Health and Safety for Animal Workers
|The health and well-being of animals used for research purposes
has long been accepted as an obligation of institutions that house
for such animals. As mandated by the federal Animal Welfare Act (AWA), the
U.S. Department of Agriculture (USDA) adopted animal welfare regulations (AWRs)
that require good care and monitoring of laboratory animals and informed review
and approval of the associated research. Public Health Service Policy on
the Humane Care and Use of Laboratory Animals (PHS
Policy) includes further requirements that must be followed by institutions
PHS-funded animal research.
||The National Research Councilís Guide for Care and Use of Laboratory
Animals provides guidelines and references for establishment
and maintenance of effective programs and facilities for animal
research and is widely accepted as the primary reference for animal
care and use. However, in addition to the welfare of
research animals, it also recommends an Occupational Health and
Safety Program for those working in animal facilities and having
exposure to animals. Based on this recommendation and the
fact that PHS Policy mandates such a program, most institutions
conducting animal research include occupational health and safety
as part of their
excellent reference for personnel health and safety when working
with research animals is
the National Research
Council's Occupational Health and Safety in the Care and Use of Research
Completion of this Web training is intended to be your enrollment into
Princeton Universityís Occupational Health and Safety Program (OHSP) which
also includes medical review with Employee Health at McCosh Health Center.
Return to Top
The Occupational Health and Safety Program (OHSP)
You must participate in the OHSP
if you are faculty, staff, or student and you come into contact with
research animals. The required training and medical review is
intended to inform you of the risks associated with your particular
animal exposure and how you can best prevent illness or injury.
There is no cost to you or your department to be a part of this Program.
What do I need to do to get into this Program?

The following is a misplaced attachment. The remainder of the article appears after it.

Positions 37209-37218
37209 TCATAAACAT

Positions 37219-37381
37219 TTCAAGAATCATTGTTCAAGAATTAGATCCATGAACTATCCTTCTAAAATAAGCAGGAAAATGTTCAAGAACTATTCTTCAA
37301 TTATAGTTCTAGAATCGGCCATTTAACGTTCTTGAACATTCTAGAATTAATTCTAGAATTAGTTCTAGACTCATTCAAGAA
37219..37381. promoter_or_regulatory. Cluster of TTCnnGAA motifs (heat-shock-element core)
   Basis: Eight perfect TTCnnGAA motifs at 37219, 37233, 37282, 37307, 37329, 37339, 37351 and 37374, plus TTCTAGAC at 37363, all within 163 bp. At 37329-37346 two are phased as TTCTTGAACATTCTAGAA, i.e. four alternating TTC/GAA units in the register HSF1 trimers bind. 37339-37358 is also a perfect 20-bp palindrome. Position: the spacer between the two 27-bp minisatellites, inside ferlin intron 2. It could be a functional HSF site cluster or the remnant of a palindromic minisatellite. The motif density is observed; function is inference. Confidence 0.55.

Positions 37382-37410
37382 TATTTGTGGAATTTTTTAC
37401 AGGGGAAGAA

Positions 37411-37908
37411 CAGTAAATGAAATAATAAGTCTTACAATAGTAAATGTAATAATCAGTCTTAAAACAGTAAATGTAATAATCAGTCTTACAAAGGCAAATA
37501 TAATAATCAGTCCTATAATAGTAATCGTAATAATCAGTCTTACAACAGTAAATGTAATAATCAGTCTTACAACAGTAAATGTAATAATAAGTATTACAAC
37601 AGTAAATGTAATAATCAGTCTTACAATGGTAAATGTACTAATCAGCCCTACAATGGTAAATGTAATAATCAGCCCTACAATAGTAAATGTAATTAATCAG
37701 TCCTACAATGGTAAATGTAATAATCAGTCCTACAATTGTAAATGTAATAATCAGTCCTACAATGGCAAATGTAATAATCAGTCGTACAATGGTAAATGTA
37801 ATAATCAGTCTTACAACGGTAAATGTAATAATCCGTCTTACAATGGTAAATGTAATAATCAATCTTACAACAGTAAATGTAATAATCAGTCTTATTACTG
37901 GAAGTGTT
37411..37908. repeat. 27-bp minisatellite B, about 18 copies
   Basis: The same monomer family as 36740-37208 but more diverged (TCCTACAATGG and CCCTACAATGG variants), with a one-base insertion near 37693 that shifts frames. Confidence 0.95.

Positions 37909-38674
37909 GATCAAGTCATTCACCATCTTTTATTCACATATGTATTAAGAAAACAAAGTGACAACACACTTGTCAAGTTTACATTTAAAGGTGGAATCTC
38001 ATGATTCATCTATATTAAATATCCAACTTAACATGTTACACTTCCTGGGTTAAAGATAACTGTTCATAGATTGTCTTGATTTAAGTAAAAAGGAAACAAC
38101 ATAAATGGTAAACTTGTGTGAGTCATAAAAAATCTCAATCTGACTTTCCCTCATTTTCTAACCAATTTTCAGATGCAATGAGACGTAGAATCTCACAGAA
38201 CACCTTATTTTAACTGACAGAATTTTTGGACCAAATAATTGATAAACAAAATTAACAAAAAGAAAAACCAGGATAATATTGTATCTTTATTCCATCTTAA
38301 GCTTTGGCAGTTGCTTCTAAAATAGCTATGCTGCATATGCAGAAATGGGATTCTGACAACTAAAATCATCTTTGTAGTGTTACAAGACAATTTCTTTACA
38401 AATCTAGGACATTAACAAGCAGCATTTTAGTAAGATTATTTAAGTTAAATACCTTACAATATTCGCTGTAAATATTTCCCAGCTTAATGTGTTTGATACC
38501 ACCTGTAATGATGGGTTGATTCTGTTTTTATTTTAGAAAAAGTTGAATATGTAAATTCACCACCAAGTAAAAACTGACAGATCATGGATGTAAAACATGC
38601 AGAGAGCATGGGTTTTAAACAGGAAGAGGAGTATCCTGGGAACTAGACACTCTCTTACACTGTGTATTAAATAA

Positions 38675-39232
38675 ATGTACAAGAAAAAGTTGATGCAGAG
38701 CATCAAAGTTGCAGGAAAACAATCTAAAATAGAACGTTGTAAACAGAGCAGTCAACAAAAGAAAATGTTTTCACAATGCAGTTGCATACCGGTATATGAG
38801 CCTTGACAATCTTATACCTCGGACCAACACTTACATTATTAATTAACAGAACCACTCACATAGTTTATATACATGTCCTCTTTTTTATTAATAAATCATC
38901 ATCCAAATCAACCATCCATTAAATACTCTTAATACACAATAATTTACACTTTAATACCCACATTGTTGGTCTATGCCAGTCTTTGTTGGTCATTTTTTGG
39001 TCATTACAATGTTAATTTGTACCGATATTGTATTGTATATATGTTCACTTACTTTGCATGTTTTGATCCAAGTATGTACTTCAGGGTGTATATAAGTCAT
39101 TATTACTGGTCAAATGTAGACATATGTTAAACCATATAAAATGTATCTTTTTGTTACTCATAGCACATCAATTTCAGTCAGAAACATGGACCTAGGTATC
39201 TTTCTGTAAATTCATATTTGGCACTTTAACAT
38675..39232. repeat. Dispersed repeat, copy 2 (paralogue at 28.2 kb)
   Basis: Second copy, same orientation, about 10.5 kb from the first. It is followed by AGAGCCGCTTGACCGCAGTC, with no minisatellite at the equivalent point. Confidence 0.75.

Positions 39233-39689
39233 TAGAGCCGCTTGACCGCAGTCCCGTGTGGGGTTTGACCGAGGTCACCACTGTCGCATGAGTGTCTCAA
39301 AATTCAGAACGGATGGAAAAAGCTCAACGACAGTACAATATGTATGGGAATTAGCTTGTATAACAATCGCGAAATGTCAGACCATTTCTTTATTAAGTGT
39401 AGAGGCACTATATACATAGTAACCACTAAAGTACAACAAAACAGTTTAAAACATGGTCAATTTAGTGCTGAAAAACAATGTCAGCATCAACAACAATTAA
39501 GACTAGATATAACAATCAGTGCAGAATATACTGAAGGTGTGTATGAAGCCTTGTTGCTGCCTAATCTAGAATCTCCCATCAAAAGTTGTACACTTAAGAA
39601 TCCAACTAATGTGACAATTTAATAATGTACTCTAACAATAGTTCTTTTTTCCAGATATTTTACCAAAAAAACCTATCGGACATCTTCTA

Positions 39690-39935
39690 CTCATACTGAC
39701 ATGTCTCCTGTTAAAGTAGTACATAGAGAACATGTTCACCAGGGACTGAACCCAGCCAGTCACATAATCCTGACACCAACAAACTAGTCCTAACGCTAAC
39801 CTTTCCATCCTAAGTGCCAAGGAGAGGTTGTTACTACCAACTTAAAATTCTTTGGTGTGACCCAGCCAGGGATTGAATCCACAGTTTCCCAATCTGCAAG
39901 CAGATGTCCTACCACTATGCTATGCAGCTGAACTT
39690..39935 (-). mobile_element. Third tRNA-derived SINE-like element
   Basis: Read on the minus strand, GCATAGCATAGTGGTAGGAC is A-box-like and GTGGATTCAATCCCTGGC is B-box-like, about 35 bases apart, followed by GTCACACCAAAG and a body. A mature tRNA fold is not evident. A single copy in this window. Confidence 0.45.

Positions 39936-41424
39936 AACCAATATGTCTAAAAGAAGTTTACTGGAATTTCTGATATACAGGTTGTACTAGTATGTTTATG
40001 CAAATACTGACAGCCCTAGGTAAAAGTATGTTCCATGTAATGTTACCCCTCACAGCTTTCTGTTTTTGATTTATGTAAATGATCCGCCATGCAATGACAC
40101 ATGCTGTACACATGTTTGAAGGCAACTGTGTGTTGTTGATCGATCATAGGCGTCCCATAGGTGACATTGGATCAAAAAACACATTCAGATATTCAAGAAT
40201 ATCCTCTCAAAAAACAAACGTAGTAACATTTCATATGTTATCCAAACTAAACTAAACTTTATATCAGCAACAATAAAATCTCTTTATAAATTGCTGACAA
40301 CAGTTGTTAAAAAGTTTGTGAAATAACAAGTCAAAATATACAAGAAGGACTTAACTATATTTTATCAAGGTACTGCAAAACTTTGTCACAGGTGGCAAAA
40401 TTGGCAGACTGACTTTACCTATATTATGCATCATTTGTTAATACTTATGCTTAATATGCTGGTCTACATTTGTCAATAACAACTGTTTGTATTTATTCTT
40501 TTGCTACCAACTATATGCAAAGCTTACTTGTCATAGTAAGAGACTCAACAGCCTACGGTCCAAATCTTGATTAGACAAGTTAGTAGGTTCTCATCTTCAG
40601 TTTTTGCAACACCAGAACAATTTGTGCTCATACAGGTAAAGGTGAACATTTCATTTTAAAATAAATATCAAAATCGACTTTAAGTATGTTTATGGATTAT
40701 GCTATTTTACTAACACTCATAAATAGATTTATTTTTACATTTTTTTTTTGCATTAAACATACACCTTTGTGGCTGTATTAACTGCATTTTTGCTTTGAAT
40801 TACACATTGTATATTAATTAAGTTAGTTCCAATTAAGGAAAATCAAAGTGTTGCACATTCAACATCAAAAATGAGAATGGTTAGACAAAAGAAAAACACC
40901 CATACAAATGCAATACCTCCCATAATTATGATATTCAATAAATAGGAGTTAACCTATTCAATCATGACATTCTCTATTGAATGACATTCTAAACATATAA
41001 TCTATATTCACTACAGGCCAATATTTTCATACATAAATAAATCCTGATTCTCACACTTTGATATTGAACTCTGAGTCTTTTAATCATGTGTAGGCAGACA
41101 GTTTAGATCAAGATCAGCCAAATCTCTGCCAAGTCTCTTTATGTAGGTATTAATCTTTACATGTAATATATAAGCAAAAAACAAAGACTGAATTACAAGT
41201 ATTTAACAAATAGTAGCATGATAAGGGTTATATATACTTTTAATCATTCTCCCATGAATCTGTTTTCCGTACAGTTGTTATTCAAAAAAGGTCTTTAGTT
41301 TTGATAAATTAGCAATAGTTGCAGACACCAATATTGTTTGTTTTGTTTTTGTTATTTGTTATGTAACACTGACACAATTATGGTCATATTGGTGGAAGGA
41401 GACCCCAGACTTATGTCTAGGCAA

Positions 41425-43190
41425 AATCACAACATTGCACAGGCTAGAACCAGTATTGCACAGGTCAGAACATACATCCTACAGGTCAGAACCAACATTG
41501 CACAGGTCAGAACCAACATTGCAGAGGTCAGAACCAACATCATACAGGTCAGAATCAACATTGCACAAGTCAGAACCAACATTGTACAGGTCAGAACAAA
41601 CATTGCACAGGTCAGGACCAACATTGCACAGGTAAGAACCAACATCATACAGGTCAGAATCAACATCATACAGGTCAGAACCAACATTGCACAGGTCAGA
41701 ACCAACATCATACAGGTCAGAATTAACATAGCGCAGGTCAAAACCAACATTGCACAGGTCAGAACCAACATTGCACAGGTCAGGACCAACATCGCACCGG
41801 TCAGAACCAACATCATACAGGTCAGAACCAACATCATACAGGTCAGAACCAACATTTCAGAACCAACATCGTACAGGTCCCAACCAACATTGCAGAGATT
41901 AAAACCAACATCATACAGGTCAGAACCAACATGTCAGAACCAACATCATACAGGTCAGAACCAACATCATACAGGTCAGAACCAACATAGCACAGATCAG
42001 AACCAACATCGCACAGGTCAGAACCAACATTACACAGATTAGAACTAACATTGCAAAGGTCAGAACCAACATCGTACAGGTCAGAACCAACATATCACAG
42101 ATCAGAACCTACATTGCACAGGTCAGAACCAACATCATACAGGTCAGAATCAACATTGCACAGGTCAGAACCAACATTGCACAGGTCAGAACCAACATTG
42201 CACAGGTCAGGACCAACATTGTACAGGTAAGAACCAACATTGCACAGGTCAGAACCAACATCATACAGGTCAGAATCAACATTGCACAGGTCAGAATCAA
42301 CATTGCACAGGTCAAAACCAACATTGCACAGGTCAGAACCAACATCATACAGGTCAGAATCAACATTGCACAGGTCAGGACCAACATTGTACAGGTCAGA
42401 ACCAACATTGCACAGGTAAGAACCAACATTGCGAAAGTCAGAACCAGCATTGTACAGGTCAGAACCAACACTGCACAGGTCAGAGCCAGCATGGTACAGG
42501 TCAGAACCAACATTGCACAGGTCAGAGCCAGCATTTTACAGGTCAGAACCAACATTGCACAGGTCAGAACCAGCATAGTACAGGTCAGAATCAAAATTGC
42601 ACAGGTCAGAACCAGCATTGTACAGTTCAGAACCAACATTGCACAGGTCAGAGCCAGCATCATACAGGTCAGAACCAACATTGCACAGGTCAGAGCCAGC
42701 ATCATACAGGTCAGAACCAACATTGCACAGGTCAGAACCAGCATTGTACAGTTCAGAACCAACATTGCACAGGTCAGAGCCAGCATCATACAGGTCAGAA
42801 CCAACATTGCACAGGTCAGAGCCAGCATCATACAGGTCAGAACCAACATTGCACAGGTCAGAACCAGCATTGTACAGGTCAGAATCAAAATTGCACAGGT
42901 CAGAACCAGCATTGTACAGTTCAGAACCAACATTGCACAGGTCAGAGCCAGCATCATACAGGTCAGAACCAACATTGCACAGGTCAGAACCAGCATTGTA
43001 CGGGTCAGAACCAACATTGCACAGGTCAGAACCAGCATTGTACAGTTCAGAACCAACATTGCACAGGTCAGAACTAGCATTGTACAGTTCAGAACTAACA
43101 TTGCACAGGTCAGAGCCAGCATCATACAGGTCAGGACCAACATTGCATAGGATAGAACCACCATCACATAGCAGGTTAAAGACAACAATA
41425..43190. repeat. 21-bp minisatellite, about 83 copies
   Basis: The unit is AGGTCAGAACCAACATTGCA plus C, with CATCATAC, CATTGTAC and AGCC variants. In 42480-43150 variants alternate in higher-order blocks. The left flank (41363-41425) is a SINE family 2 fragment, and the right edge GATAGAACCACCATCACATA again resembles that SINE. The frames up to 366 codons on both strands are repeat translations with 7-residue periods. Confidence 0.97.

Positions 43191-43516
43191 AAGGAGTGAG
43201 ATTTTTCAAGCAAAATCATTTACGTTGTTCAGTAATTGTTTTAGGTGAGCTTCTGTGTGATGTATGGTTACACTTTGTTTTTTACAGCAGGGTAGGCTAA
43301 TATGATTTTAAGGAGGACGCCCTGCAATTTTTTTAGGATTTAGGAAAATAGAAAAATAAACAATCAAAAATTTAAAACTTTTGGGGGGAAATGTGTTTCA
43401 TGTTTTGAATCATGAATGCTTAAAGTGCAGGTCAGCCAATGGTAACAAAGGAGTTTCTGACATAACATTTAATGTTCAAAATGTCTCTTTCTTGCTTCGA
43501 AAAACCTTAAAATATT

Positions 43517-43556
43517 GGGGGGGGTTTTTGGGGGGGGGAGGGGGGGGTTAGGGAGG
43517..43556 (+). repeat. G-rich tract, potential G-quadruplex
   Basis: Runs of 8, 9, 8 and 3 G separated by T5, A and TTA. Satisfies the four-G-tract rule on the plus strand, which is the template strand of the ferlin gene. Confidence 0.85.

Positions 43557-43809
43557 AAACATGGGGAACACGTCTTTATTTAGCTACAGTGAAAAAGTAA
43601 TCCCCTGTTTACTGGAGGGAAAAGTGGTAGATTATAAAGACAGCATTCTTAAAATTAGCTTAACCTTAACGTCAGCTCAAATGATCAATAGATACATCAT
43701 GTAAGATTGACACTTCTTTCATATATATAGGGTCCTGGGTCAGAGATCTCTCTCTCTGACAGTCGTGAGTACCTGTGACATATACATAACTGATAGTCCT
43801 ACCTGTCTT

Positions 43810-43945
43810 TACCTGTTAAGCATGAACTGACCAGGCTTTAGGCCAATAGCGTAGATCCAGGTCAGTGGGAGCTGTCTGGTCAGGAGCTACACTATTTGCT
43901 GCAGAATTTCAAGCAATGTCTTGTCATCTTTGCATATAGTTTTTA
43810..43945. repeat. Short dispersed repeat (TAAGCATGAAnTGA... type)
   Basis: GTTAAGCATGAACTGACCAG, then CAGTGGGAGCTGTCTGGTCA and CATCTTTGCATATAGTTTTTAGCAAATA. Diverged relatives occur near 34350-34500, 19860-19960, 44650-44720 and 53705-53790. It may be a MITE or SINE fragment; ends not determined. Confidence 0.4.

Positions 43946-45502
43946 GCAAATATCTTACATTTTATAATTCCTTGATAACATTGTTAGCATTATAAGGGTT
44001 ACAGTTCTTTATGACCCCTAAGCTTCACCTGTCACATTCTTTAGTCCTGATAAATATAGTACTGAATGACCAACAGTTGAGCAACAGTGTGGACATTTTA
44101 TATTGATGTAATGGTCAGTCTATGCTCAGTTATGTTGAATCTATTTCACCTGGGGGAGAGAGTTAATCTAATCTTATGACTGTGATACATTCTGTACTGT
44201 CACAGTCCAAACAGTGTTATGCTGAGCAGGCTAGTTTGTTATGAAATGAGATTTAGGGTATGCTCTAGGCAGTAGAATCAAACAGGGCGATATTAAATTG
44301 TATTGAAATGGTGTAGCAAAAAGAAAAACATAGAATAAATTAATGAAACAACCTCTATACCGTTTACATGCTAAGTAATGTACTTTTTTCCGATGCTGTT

Prior to work with
research animals and admittance to the animal facilities, you need
After beginning work with research animals,
you are required to:
- complete this Web training.
- contact Employee Health at 258-5035 for an appointment.
- complete section A of the Animal
Worker Personnel Information form and the Health
(You will also find a link to this downloadable form at the end
of this training.)
- take these completed forms to your appointment at Employee Health at McCosh
- return the signed Personnel Information form
to the manager of Laboratory Animal Resources in Psychology [or Molecular Biology], or to Diane Carlino in EEB as appropriate.
- complete the orientation process with the animal laboratory manager.
Medical review includes:
- complete annually the update questionnaire provided from Employee Health.
- schedule annually an appointment with Employee Health if you are an animal
caretaker or handle non-human primates.
- contact Employee Health at any time for medical review and consultation
- become injured,
- feel you are developing an allergy,
- are planning a pregnancy, or
- develop health concerns related to your research animal exposure.
For non-human primate workers:
- Review of applicable medical history
- Physical examination, if indicated, to include condition of skin (rashes
- Discussion of risk factors associated with animal contact, including potential
zoonotic agents, wound care, and potential hazards of field studies.
- Discussion of the health risk associated with compromised immune system
(i.e., cancer, chemotherapy, radiation, steroid use, immunosuppressive drugs
after organ transplant)
- Updating of tetanus-diphtheria immunization, as needed.
- Skin (PPD) test for TB initially and annually (chest X-ray for persons
who have BCG vaccine or history of a positive PPD test)
- Proof of measles vaccine or confirmed immunity (Measles vaccine is provided,
Return to Top
Institutional Animal Care and Use Committee (IACUC)
AWRs and PHS Policy both require that institutions
doing animal research have an Institutional Animal Care and Use Committee
(IACUC) to review and
monitor animal care and use and provide oversight of all aspects of animal
research. The Princeton University IACUC inspects all animal facilities
twice a year and reviews the overall animal care program annually for compliance
with the AWRs. Records documenting activities of the IACUC and compliance
with AWRs are maintained for review during inspections
by USDA and others.
Meetings of the IACUC are generally held monthly to review new and continuing
research proposals involving animals. When animal research involves
infectious agents or radioactive materials, the IACUC consults with the Institutional
Biosafety Committee (IBC) or the Radiation Safety Committee (RSC) to provide
appropriate review and consultation.
The Princeton University IACUC is chaired by a faculty member
and the Secretary is from the Office of Research and Project Administration
(ORPA) who receives
and coordinates the distribution and review of written research
proposals. The IACUC membership also includes a veterinarian, a practicing
scientist experienced in research involving animals, and a member from the community
who is not affiliated in any way with the institution.
Return to Top